Musicians of the year

As mentioned in the previous years, the personal nomination for this highly subjective "Musician Of The Year" category can only be given once. Some musicians keep leading the way, such as Joëlle Léandre, Ken Vandermark, Joe McPhee, Wadada Leo Smith, Angharad Davies, Eve Risser, Mats Gustafsson, Nate Wooley, Mary Halvorson ... but they got the credits before.

These musicians were selected because they "marked" the year, they were exceptional in quality and often also in quantity of output.


Susana Santos Silva

The person omnipresent this year (and last) is Portuguese trumpeter Susana Santos Silva, who kept releasing albums and performing and touring with various bands. Her "Life And Other Transient Storms" got kudos on this blog and elsewhere. She also released "Rasengan!", "Buku", and she performed on "Roji", not to mention her membership of Fire! Orchestra's "Ritual"


Anna Högberg

Young and Swedish, she already managed to deliver the "Album Of The Year" by the revierwers of our blog, for her "Anna Högberg's Attack", the Swedish all-women sextet. She also performed on MG50, the Mats Gustafsson 50th Birthday box, and in Fire! Orchestra's "Ritual". She already released a memorable album last year with "Dog Life", and we can only expect more from her in the coming years.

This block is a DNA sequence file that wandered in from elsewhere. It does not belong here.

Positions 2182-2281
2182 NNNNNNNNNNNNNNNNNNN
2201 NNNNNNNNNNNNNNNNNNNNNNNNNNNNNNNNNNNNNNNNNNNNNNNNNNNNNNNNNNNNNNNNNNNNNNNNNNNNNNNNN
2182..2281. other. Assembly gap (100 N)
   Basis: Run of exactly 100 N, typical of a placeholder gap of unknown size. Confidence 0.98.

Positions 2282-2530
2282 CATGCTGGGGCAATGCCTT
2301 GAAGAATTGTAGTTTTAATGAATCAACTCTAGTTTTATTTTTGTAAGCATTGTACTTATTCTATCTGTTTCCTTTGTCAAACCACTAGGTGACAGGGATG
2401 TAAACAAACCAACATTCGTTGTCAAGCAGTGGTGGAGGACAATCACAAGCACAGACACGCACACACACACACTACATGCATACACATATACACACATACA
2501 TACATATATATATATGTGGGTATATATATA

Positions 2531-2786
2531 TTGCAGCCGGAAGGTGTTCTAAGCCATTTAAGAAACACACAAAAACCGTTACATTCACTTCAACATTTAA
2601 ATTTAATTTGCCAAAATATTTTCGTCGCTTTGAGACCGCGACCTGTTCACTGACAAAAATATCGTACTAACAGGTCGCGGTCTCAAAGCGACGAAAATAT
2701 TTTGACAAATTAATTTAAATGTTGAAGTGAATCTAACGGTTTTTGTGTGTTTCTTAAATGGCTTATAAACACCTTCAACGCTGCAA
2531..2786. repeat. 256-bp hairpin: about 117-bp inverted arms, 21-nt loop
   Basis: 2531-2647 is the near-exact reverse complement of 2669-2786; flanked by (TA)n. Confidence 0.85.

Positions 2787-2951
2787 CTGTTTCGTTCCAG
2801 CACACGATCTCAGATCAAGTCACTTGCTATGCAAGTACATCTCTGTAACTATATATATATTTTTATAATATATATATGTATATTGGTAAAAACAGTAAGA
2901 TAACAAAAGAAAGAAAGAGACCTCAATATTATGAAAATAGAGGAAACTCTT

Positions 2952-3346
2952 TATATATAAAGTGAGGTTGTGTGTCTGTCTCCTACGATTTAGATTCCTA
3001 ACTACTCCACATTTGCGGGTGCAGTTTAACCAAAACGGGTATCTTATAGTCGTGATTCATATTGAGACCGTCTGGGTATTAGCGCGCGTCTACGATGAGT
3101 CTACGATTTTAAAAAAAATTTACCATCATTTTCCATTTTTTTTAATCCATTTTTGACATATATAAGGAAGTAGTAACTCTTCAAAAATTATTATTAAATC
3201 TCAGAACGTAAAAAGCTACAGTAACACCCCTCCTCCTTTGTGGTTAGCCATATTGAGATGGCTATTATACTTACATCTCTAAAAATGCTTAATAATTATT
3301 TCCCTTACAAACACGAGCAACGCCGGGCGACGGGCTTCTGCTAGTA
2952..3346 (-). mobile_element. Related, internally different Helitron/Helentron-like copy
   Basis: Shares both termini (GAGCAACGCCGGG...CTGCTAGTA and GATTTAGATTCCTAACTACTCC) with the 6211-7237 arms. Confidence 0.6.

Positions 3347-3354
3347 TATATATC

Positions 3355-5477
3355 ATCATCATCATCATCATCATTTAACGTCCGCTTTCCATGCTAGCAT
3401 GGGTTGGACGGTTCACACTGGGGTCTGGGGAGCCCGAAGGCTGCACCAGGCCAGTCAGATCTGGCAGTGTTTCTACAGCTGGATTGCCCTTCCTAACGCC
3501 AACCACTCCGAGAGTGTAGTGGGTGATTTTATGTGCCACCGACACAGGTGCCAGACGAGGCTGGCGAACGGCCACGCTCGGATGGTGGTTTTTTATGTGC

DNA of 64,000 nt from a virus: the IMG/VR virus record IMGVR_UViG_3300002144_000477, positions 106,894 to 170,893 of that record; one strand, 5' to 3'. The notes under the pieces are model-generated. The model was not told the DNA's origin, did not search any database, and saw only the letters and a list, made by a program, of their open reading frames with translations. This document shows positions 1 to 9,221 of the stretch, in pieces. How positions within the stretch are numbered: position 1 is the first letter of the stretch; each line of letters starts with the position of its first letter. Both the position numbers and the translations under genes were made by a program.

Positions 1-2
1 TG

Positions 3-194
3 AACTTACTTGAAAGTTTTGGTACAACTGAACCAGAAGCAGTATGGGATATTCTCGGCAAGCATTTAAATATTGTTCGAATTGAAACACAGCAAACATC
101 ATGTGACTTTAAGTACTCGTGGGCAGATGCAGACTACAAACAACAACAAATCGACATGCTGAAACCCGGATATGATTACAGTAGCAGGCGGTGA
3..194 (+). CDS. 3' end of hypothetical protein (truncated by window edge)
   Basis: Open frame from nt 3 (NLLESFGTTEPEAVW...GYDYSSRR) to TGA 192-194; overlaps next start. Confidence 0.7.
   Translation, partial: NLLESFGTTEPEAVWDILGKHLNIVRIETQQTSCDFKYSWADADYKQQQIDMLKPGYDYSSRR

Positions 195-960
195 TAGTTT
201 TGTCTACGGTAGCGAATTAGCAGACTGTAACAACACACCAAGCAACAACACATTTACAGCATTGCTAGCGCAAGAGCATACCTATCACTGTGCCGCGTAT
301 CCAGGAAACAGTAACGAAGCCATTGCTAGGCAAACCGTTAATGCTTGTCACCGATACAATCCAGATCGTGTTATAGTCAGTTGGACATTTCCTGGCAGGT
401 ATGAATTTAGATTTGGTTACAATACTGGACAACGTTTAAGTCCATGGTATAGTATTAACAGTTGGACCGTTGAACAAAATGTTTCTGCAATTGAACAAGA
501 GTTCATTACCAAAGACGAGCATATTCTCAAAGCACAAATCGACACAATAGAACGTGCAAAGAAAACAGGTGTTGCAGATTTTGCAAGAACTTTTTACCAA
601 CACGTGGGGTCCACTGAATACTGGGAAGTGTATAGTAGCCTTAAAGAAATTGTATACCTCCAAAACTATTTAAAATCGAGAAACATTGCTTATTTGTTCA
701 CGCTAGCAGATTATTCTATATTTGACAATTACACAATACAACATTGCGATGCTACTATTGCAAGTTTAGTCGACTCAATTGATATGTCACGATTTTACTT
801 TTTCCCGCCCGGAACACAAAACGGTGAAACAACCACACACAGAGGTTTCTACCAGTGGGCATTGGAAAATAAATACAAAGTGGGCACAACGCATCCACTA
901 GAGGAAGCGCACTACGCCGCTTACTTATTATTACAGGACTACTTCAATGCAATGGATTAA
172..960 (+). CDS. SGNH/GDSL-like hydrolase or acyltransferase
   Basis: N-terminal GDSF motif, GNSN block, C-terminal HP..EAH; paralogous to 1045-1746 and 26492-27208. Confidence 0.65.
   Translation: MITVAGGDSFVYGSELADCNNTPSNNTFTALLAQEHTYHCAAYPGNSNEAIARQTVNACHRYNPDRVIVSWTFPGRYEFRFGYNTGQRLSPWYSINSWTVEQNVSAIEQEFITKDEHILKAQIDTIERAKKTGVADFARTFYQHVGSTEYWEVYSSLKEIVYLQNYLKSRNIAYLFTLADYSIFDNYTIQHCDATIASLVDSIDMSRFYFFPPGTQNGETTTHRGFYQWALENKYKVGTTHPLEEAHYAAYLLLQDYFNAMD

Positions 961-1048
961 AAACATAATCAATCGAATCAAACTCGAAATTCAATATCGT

Ivo Perelman

Brazilian New York-based saxophonist Ivo Perelman gets more prolific with the years, but at the same time perfecting his art, and getting increasing and deserved recognition. In 2016, he released no less than 11 CDs, and I can recommend Colin Green's introduction to our "Ivo Perelman Week" as a start. He released a bunch of duo albums : The Hitchhiker (with Karl Berger), "Corpo" (with Matt Shipp), "Blue" (with Joe Morris); quartets with "Breaking Point" and "Soul", together with his series on Leo called the Art Of The Improv. Here are the links to reviews for "Vol. 1 & 2"; "Vol. 3 & 4", and "Vol. 5 & 6". And then just for the record: we started the year with three Ivo Perelman albums from 2015. That makes 14 album reviews in a year!

Peter Evans